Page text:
The SSRs within a cp genome are abundantly distributed in the non-coding regions [10, 31]. In E. aureum, those SSRs are more numerous in the non-coding regions (73.0% of all SSRs) than in the protein-coding regions (15.3% of the total; Fig 5C). Most are located in the IGS (Fig 5C), while 17 SSRs occur in protein-coding genes such as rps19, rps7, rpoC1, psbI, ndhD, accD, ycf1, and ycf2 (S2 Table). The genes ycf1 and ycf2 contain more SSR loci than the other genes (S2 Table). Furthermore, 11.7% of the SSRs are in the introns and only 15.3% are in the protein-coding regions, accounting for 49.1% of the entire cp genome. This suggests that the SSRs are distributed unequally. The E. aureum genome has multiple repeat sequences in the trnT(UGU)-trnL(UAA) IGS and in ycf1 (i.e., each with six repeats). This SSR information serves as a useful reference for future studies on the identification, development, and application of molecular markers for examining population genetics.
The distribution of SSRs varies among species, with genomic diversity being smaller in higher plants . We also detected fewer SSRs (111) in E. aureum than in D. superbus (10,543) and Ananas comosus (205). However, our focus species has more than the 58 in Colchicum autumnale and the 56 in Gloriosa superba, and its SSRs are longer than 15 bp in the non-coding regions [13, 31, 40]. These characters of SSRs in E. aureum are consistent with a previous report that the majority of mononucleotide repeats is distributed universally in cp genomes when compared with other types of SSRs; that the longer SSRs are mainly located in non-coding regions; and that the number, relative abundance, and relative density of SSRs are weakly influenced by GC content in those cp genomes .
Repeat motifs are crucial when analyzing genome recombination, rearrangement, and phylogenetic development, or when inducing substitutions and indels in a cp genome [3, 10]. The E. aureum chloroplast DNA has 43 large repeats that are longer than 9 bp (S3 Table). They include five forward repeats (11.6%), two palindromic repeats (4.7%), and 36 tandem repeats (83.7%; Fig 6A). Among them, 53.5% are shorter than 50 bp (Fig 6D). Most of the tandem repeats are less than 100 bp long while the forward and palindromic repeats are more than 100 bp in length (Fig 6C). Furthermore, 36 tandem repeats are nine to 115 bp, with most being less than 50 bp. The forward repeats are 127 to 217 bp long, while the two palindromic repeats are 137 and160 bp. Among these 43 repeats, 60.5% are located in the LSC, 16.3% in the SSC, and 23.2% in the IR regions (Fig 6B). Most (62.8%) are distributed in the IGS while 18.6% are in the protein-coding regions and 9.3% in the introns. The number, composition, and distribution of repeats in E. aureum are similar to those in Ananas comosus . These repeat motifs have been selected for population studies and phylogenetic analysis because they are an informative source for developing markers [10, 39].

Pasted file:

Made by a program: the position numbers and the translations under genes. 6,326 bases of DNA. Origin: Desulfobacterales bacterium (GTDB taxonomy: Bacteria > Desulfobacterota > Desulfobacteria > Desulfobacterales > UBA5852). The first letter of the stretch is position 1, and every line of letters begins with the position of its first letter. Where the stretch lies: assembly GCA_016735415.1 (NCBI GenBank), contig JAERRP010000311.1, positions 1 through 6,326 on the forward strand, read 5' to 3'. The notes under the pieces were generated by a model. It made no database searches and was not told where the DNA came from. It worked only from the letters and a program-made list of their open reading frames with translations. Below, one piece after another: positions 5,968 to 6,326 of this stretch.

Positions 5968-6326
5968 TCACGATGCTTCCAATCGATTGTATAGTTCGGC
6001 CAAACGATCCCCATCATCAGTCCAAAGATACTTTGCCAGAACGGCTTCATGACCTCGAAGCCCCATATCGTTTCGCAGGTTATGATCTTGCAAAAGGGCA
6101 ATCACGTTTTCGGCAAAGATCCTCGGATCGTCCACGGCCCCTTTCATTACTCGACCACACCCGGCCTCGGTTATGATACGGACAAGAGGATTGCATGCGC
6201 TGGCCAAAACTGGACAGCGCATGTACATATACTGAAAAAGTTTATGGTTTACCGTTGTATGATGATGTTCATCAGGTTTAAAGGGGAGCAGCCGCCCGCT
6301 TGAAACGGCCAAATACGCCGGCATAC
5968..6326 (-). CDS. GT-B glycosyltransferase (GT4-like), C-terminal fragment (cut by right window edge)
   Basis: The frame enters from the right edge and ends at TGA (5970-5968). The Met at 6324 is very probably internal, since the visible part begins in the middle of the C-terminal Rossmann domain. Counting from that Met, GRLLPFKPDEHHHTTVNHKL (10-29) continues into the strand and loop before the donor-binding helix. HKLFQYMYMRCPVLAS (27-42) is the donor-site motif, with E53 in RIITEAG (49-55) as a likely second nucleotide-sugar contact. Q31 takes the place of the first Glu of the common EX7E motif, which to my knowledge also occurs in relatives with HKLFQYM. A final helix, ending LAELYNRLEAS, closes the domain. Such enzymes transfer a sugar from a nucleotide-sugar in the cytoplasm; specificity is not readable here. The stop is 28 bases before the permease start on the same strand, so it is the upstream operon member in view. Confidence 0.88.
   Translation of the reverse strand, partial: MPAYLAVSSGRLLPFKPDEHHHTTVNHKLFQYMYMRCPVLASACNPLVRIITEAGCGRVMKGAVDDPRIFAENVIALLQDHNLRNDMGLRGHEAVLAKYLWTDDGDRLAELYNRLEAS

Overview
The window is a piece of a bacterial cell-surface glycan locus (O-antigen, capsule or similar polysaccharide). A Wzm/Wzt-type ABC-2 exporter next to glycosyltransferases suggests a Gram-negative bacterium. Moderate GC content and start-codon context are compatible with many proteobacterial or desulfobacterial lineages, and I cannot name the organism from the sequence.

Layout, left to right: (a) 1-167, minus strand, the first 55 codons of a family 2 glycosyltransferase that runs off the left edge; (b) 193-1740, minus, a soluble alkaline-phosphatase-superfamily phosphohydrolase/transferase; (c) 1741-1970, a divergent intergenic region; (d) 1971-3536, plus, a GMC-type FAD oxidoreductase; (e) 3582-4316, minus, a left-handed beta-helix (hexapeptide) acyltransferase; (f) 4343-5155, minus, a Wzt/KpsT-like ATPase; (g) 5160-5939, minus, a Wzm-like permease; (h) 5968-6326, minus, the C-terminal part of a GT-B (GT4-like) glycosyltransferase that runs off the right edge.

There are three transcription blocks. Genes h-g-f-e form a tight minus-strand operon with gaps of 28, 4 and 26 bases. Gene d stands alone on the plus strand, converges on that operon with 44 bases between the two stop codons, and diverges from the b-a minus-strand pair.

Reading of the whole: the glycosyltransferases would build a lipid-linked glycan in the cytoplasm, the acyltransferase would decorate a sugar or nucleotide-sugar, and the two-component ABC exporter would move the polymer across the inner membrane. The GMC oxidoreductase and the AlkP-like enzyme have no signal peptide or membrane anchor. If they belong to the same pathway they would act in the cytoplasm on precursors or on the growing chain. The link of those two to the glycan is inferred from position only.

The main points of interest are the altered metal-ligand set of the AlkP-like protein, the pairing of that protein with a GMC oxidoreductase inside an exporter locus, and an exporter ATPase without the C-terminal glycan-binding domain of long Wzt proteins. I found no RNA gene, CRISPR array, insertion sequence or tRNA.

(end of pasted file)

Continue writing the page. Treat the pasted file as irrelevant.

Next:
Comparison of IR junctions among Araceae species
Changes in genes within the IRs significantly influence the boundaries of those particular regions with the LSC or SSC region, as well as expansion and contraction of the genome . We compared IR junctions among members of Araceae (Fig 7) and found that those locations are generally similar for all cp genomes. However, some notable characteristics include the following. First, the LSC/IRa boundary is within trnH-rpl2. The boundary that divides LSC/IRb fluctuates near the rps19 to rpl2 region with one exception, i.e., the boundary for genes from W. australiana is between trnH and rpl23 due to the loss of rpl2 in the IRa region. Second, Araceae members can be assigned to two separate groups based on their differences in SSC/IR junctions: Group 1, SSC/IRa and SSC/IRb boundaries occurring at ycf1-trnN and ndhF-trnN in C. esculenta, E. aureum, P. ternata, and D. seguine; and Group 2, SSC/IRa and SSC/IRb boundaries expand to adhH/rps15 and ndhF/rps15, respectively, in the cp genomes of L. minor, S. polyrhiza, W. australiana, and W. lingulata. These findings are in accord with those described for members of Alismatales .